There are several types of intersections, each with its own challenges. It’s a good idea to practice driving through each type of intersection with your teen.
- Two-Way Intersection: Two one-way streets intersecting can be pretty straightforward, but drivers always need to check both ways when arriving at the intersection. Pedestrians, emergency vehicles or impaired drivers may be traveling the wrong way.
- T-Intersection: The major road, or the top of the “T” of the intersection, has right-of-way generally, but it is important to watch for any vehicles as your teen enters traffic.
- Y-Intersection: When three roads meet, you may have a lot of traffic crossing lanes and merging. Slow down, scan and give right-of-way to those who are not crossing lanes of traffic.
- Four-Way Intersection without signals (or when signals aren’t working): Four lanes of traffic meeting can be a real hassle. The first driver who arrives gets to go first. If you tie with someone, it is safest to yield to the driver on your right. Be careful—not everyone follows these guidelines.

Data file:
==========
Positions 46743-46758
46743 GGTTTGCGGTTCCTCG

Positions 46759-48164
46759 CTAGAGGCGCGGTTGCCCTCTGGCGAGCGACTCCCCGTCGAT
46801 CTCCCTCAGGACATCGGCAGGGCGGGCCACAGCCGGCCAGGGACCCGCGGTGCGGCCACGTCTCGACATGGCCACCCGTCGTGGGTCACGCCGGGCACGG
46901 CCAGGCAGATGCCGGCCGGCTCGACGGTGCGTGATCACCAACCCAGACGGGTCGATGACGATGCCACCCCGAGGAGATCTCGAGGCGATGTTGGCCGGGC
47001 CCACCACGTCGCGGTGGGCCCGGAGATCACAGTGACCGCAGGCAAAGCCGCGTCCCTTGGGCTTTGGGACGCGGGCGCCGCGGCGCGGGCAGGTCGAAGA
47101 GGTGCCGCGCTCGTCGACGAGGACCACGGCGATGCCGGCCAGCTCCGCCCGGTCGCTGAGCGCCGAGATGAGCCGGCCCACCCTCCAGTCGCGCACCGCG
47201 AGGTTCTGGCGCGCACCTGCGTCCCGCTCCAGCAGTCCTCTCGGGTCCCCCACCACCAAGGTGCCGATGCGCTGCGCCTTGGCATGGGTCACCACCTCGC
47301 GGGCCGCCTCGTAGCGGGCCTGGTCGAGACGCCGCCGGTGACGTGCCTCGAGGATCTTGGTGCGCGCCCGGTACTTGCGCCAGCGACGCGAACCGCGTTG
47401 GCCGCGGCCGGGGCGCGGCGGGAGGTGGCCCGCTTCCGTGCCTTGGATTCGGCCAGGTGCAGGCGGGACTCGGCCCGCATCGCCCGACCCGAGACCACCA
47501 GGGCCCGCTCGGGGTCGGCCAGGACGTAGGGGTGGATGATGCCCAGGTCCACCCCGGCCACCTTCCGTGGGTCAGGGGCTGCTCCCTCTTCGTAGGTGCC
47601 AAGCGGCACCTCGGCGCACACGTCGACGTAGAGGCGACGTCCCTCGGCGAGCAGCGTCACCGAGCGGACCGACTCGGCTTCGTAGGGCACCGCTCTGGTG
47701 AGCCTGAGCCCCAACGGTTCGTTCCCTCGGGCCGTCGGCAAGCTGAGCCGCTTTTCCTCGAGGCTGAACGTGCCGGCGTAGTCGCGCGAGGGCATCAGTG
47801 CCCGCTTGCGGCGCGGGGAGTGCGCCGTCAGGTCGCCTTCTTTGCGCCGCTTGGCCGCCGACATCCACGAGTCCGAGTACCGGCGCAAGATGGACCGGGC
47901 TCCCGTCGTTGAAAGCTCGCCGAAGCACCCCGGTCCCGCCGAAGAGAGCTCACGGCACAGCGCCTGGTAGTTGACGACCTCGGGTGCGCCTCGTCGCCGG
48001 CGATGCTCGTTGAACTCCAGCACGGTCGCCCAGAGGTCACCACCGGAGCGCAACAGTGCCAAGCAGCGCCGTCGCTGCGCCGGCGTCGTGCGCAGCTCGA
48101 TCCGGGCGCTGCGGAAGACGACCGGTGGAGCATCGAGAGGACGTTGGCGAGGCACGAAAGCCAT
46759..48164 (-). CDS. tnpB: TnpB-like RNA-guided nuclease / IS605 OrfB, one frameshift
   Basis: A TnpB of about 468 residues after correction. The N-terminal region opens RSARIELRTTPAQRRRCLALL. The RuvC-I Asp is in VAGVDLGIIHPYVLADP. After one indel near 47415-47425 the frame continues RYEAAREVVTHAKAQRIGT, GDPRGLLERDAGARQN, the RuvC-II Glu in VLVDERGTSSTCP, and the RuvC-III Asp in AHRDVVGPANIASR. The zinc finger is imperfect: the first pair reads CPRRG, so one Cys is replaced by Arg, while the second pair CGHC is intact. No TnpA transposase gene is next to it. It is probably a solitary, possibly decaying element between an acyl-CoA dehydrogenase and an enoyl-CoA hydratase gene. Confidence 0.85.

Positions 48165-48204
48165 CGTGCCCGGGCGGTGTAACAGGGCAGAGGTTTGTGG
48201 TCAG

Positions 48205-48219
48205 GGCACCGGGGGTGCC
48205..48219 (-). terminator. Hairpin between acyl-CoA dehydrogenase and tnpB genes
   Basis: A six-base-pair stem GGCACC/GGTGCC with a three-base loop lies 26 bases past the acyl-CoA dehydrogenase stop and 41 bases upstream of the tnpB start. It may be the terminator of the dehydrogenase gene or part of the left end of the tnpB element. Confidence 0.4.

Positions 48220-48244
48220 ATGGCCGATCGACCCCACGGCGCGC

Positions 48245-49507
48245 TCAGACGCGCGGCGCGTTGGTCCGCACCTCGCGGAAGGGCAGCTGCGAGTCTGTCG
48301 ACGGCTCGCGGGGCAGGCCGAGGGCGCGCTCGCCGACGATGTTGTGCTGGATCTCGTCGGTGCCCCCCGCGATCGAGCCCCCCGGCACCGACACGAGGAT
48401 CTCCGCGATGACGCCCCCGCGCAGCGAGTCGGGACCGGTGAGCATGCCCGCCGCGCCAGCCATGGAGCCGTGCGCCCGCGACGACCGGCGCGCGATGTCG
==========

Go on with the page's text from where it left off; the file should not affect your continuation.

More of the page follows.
- Roundabouts: More common in Europe, roundabouts are starting to appear in the U.S. They occur when multiple streets meet and, instead of crossing, form a circular lane of traffic. These can be difficult to maneuver for a new driver. Teens should slow down, watch for new cars entering the flow of traffic and know where they are going before entering the roundabout. Those in the roundabout have the right-of-way. Do not stop or pass other vehicles. Use signals when entering or exiting. And if you miss your turn, go around the circle and try again.
After some practice, these different intersections will be less of a challenge. Remind your teen: Never assume you have the right-of-way.